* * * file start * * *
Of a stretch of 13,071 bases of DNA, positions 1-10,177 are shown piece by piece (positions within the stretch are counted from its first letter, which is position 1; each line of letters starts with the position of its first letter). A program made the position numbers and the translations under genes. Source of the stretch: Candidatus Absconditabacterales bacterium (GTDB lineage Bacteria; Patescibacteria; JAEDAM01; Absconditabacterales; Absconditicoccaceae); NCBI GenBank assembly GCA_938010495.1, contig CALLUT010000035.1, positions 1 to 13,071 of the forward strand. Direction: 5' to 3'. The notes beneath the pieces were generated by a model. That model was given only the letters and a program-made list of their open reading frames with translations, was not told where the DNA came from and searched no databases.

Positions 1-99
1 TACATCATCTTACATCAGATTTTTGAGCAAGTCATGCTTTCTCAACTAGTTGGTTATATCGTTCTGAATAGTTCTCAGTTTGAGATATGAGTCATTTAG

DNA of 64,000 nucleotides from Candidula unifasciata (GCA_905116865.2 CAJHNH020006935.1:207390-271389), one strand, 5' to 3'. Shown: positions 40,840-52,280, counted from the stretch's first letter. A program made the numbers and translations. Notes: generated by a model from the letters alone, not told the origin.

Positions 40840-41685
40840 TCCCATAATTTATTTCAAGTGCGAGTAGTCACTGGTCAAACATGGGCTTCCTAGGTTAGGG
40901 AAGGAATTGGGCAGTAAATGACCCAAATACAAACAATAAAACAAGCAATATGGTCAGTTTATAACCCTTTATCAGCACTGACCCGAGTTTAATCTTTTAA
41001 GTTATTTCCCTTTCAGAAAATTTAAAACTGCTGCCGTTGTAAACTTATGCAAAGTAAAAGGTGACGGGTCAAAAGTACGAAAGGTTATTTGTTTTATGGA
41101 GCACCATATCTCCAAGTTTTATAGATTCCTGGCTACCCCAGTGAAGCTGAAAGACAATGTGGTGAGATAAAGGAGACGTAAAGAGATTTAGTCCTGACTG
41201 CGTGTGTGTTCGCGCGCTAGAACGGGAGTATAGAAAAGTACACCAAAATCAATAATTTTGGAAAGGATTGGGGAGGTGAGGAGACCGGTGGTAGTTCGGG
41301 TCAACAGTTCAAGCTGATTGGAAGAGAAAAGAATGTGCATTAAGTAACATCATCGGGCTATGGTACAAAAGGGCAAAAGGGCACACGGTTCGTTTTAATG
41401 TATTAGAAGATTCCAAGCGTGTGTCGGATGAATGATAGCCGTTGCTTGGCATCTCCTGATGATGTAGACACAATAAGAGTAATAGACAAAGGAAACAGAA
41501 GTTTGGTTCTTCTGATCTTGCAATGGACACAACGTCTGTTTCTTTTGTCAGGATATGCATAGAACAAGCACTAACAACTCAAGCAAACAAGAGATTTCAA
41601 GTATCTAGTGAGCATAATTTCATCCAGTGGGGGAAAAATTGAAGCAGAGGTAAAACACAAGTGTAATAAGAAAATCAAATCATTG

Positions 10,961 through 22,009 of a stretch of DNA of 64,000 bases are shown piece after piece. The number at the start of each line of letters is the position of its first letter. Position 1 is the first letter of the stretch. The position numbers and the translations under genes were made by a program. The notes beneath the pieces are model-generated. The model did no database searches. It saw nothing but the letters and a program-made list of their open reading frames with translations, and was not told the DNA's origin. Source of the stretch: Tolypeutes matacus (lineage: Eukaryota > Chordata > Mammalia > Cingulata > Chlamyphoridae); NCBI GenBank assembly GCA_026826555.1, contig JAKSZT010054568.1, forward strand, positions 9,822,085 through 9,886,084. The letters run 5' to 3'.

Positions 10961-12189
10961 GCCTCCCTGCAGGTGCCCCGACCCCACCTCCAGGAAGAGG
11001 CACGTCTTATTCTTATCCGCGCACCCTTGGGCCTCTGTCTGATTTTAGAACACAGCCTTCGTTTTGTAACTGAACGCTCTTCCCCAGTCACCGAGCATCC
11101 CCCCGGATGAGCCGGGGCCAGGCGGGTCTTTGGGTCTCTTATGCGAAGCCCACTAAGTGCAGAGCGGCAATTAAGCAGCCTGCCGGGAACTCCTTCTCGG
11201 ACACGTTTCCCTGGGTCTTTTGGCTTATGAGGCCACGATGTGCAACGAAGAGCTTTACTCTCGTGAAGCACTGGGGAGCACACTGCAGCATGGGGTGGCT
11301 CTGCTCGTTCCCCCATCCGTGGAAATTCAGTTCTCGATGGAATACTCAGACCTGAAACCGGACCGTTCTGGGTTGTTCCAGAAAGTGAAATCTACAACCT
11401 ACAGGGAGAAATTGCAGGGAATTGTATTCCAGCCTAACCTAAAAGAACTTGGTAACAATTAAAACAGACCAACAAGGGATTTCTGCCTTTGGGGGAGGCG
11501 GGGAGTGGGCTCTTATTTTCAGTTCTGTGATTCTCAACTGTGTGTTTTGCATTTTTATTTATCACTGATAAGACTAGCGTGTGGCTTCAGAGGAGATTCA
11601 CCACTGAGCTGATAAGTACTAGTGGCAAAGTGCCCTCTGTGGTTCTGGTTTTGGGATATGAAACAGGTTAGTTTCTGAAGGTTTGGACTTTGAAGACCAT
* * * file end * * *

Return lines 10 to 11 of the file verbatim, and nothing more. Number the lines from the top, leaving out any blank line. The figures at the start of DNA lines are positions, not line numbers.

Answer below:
41201 CGTGTGTGTTCGCGCGCTAGAACGGGAGTATAGAAAAGTACACCAAAATCAATAATTTTGGAAAGGATTGGGGAGGTGAGGAGACCGGTGGTAGTTCGGG
41301 TCAACAGTTCAAGCTGATTGGAAGAGAAAAGAATGTGCATTAAGTAACATCATCGGGCTATGGTACAAAAGGGCAAAAGGGCACACGGTTCGTTTTAATG